- Apr 24, 2006
- Charlotte, NC
- Real Name
- Matt Hough
When Fox's Glee came to the end of its fourth season, there was some speculation that this might be the end of the road for the formerly celebrated series. Ratings were down, and the show had lost both its critical and popular buzz. So, quite a few eyebrows were raised when Fox not only renewed the series but renewed it for two additional seasons. The plan seemed to be that the first half of the season would wrap things up with the high schoolers in Lima and then the show would reboot with many of its original stars plus a few new additions to take place solely in New York City to finish out its run. That's exactly what takes place in season five of Glee, but the storylines continued their erratic, dyspeptic decline, and the ratings continued to subside bringing about a shortening of season five by two episodes and making its contracted sixth season swan song one of only thirteen episodes. What had once been the talk of the town was now hardly an afterthought.
Distributed By: N/A
Video Resolution and Encode: 480P/MPEG-2
Aspect Ratio: 1.78:1
Audio: English 5.1 DD
Subtitles: English SDH, Spanish, French
Rating: Not Rated
Run Time: 14 Hr. 37 Min.
Package Includes: DVDAmaray case with leaves
Disc Type: DVD-9 (dual layer)
Release Date: 01/06/2015
With the shocking death of cast member Cory Monteith weeks before the start of production for season five, the writers had a titanic task of coming up with new and different story arcs for characters who were to have been involved with Monteith’s Finn Hudson. The show did a tribute episode to him (“The Quarterback”), and he’s referenced constantly throughout the season both in the Lima and New York storylines, but sadly the jiggering of already planned stories didn’t really result in anything monumentally wonderful during the season. The Lima stories for the new members of the club continued to recycle plots from previous seasons (the continuing stream of mean girls including new head cheerleader Bree - Erinn Westbrook, bullying, pregnancy scares, jockeying for solos and for prom recognition, Sue Sylvester’s continuing war against the glee club with the usual ultimatum: win the national championship or the club will be terminated). Once nationals and graduation are over (which coincided with episodes 100 and 101 allowing many former cast members to return and relive some of the show’s most familiar songs in fresh arrangements), the show switched completely to New York to pursue the new and continuing storylines for those characters: Rachel (Lea Michele) landing the lead in the revival of Funny Girl with all of the resultant pressures and traumas, Kurt (Chris Colfer) beginning his own band (which allowed guest stars Demi Lovato and especially Adam Lambert to raise the roof in a couple of episodes), Artie (Kevin McHale) attending film school, Blaine (Darren Criss) adjusting to a new life in the Big Apple but coming under the sponsorship of a city diva (Shirley MacLaine) who has plans for showcasing his talents, Sam (Chord Overstreet) ready to become the next hot male model, and Mercedes (Amber Riley) who’s transferred from Los Angeles to New York to complete her first album. Sadly, though, the potential for fresh and exciting stories with a new locale and new possibilities for interaction with people other than their high school friends pretty much fades away, and we’re instead constantly disappointed by continual squabbling and making up between the various friends and unimaginative plots involving hate crimes, sexually transmitted diseases, and sexual abstinence. In addition to Lambert, Lovato, and MacLaine, the season offers some bracing guest star turns for returning stars Kristin Chenoweth and Gwyneth Paltrow as well as Jim Rash, Eric Roberts, June Squibb, Billy Dee Williams, and Tim Conway.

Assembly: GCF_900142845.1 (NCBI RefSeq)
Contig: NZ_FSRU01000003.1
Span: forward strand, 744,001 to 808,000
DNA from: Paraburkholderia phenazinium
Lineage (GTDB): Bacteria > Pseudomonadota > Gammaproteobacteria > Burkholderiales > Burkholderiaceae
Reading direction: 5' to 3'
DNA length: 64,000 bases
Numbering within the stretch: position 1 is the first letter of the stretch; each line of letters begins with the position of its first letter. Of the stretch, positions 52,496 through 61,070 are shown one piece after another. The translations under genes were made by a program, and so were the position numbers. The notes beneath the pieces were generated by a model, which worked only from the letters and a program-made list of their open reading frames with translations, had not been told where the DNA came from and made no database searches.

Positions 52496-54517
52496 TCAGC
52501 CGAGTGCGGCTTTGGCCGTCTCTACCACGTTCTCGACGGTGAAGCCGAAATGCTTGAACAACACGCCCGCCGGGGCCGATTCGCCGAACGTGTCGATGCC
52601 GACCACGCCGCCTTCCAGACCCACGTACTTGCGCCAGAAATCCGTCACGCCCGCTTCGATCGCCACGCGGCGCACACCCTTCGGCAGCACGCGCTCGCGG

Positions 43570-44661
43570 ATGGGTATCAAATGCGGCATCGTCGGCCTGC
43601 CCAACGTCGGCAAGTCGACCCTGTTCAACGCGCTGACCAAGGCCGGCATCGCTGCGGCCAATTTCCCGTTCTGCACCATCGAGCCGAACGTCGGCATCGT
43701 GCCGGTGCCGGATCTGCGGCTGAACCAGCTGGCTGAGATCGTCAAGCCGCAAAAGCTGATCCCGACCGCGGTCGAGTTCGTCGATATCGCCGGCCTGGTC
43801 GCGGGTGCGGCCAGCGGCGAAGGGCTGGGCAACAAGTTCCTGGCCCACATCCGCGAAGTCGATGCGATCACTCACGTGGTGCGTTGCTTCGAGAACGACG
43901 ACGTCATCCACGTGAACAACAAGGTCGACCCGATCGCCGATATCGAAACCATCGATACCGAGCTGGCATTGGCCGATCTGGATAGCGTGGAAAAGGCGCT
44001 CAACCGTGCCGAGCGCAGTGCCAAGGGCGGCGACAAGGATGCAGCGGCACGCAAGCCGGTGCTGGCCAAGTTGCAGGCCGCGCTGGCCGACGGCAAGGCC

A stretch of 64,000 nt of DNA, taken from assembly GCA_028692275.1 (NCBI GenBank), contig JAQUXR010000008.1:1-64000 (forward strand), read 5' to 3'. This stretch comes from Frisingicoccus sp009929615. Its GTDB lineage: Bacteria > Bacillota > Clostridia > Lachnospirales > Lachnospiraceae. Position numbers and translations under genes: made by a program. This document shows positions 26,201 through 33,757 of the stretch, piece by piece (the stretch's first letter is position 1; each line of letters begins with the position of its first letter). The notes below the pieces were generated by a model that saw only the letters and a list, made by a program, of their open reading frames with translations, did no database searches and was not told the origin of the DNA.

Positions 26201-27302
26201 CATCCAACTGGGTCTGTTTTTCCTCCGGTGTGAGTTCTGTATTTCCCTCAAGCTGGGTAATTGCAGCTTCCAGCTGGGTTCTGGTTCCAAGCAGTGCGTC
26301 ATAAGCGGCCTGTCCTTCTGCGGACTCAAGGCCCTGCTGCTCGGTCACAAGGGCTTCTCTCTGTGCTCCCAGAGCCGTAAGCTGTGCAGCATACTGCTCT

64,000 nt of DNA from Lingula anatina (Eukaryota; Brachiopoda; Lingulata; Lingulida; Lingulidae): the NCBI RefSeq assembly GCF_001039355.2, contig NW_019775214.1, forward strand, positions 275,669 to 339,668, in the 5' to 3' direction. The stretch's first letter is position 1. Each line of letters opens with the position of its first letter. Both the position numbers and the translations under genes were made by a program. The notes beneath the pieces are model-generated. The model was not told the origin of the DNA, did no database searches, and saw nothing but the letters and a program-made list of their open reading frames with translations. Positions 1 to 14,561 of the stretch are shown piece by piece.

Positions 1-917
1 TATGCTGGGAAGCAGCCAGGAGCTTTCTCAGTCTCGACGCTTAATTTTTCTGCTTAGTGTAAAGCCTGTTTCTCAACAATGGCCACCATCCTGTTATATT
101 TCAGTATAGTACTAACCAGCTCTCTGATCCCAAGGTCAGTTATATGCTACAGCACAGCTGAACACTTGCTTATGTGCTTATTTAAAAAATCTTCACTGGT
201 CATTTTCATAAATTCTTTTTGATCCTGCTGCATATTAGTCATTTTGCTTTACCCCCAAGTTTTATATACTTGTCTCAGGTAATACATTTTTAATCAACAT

The Production Rating: 2.5/5